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What Causes Big Truck Accidents?

Commercial trucks are the heaviest vehicles you’ll see on the highway. As a result, accidents that involve a tractor-trailer has significant potential involve serious injury or death. Drivers are given extensive training to prevent collision. However, people are known to make mistakes, and unfortunately, regulation of the trucking industry is not what it could be.

So, what are the top five causes of semi-truck accidents? See the Federal Motor Carrier Safety Administration’s statistics below:

Trucker Prescription or OTC Drug Use

With government regulations of the trucking industry stepping in, truckers are no longer stereotyped as criminal drug users—illegal drug use is only involved in about 2% of big-rig crashes.  Still, prescription drug use is the number one cause of semi-truck accidents today. In 26% of all trucking accidents, prescription drug use is cited as a cause. Additionally, 18% of all trucking accidents involve over-the-counter medications. When combined, drug use accounts for a whopping 44% of all trucking industry accidents.

If you’ve been injured in an accident involving a semi-truck, your St. Louis truck accident attorney can determine whether or not the truck driver was using any prescription or over-the-counter medications. While it is legal for anyone (including truckers) to drive while properly using medication that has been prescribed by a physician, side effects such as drowsiness, dizziness, confusion, or aggression that occur from certain medications can make a significant impact on someone’s ability to control a vehicle.


Speeding plays a role in nearly one quarter of all commercial trucking crashes (23%), making speed the number 2 cause of semi-truck accidents. An 80,000-pound truck can exert massive force upon impact, and that force is made even more deadly with each mile of increasing speed.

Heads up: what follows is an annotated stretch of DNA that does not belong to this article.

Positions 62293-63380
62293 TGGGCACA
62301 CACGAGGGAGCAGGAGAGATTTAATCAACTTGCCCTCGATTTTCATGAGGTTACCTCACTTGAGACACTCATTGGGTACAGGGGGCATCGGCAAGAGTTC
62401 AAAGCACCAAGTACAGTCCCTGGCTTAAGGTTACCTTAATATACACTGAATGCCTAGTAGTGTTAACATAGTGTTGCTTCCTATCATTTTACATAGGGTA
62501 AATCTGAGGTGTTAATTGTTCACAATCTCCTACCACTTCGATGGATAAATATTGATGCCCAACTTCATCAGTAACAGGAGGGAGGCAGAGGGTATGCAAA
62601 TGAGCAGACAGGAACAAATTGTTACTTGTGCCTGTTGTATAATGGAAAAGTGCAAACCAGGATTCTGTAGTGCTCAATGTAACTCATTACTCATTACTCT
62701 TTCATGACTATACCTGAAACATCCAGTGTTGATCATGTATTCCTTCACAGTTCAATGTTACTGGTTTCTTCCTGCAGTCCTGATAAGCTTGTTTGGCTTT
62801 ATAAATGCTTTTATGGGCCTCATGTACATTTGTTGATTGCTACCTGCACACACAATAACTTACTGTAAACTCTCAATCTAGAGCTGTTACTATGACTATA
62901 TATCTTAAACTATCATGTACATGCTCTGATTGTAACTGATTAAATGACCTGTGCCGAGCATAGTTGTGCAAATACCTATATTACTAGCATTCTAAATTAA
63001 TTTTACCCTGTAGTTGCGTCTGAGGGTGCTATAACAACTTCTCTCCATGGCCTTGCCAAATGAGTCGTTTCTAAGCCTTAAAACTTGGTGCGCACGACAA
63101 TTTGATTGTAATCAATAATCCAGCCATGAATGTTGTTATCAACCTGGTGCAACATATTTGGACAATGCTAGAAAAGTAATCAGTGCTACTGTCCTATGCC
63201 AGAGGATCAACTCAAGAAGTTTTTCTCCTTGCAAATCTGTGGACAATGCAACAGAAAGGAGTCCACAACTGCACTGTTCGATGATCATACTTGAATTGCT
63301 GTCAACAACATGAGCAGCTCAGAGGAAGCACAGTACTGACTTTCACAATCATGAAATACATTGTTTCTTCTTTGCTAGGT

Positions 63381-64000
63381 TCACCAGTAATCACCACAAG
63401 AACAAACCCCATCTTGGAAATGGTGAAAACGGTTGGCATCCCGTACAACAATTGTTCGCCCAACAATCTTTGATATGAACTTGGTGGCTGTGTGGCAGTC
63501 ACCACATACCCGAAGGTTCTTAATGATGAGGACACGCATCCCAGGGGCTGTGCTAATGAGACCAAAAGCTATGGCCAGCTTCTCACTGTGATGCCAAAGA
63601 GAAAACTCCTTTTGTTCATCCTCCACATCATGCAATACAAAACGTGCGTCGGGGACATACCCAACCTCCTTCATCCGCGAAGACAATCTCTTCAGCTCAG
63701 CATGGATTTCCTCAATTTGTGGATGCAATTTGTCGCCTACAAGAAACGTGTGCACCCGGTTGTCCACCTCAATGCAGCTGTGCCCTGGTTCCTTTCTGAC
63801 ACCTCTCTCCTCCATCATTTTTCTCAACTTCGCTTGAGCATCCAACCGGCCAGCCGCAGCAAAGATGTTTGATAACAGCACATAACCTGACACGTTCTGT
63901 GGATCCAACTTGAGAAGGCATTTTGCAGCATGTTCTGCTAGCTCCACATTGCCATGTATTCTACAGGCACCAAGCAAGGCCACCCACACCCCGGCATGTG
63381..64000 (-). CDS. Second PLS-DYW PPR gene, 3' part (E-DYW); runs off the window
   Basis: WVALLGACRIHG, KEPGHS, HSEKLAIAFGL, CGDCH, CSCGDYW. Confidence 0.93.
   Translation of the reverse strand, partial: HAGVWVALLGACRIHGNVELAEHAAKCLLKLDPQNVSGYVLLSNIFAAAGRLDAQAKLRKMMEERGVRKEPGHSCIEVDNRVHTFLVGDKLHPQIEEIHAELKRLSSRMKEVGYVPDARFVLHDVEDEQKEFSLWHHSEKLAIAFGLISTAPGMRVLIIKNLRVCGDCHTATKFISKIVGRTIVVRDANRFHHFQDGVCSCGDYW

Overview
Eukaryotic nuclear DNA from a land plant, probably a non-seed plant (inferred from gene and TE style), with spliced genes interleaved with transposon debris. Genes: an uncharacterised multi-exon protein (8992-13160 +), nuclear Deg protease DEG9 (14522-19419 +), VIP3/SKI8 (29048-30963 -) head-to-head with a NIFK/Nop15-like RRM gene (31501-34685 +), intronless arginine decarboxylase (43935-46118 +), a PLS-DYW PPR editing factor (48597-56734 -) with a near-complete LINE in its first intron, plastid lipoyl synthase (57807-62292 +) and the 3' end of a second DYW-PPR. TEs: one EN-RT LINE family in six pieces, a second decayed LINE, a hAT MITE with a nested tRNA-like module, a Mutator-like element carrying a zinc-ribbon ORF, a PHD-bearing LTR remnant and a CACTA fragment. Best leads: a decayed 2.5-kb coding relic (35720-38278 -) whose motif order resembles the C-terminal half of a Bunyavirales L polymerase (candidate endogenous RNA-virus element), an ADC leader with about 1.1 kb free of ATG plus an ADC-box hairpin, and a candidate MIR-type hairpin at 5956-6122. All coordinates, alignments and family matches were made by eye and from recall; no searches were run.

Unfamiliar Roadways

Driving on an unfamiliar roadway is stressful for anyone. When you factor in the need for for an average 12-13 foot big rig to alter routes to avoid short overpasses, a poorly planned route becomes a major source for disorientation and distraction. Instead of focusing on the road ahead of them, drivers may be looking into the distance, or off to the side, to find an alternate route. Worse yet, they may direct their attention to a map or GPS system. For this reason, unfamiliar roadways comes in as the number 3 cause of semi-truck accidents—accounting for 22% of all commercial trucking crashes.

While it is inevitable for every trucker to drive on an unfamiliar roadway, it is crucial to plan trips accordingly, and be prepared.

Inadequate Surveillance/Trucker Blind Spots

Tractor-trailer blind spots differ from passenger car blind spots due to the sheer size of a typical semi-truck. While drivers are trained to check these blind spots carefully, inadequate surveillance accounts for 14% of semi-truck accidents. Generally speaking, if you can’t see the driver’s face, he may not see your entire car. Be sure to keep your distance when driving behind, or in front of a big-rig, and always pass semi-trucks on the left: while the blind spot will still be there, drivers are more expectant of vehicles passing from that side.

Big Truck Driver Fatigue

The trucking industry has been under a lot of scrutiny regarding driver fatigue. This increased exponentially after Tracy Morgan was severely injured in the big truck accident that killed James “Jimmy Mack” McNair. Therefore, it was surprising to discover that driver fatigue accounts for only 13% of commercial trucking accidents.  While it accounts for a significant number of accidents, driver fatigue ranks number 5 on the Top 5 Causes of Semi-Truck Accidents.

It’s worth noting that there is a bit of discrepancy in the statistics. While the Federal Motor Carrier Safety Administration determined that 13% of Commercial Truck accidents are the result of driver fatigue, the NHTSA estimates that fatigue plays a role in as many as 40 percent of all semi-truck crashes.

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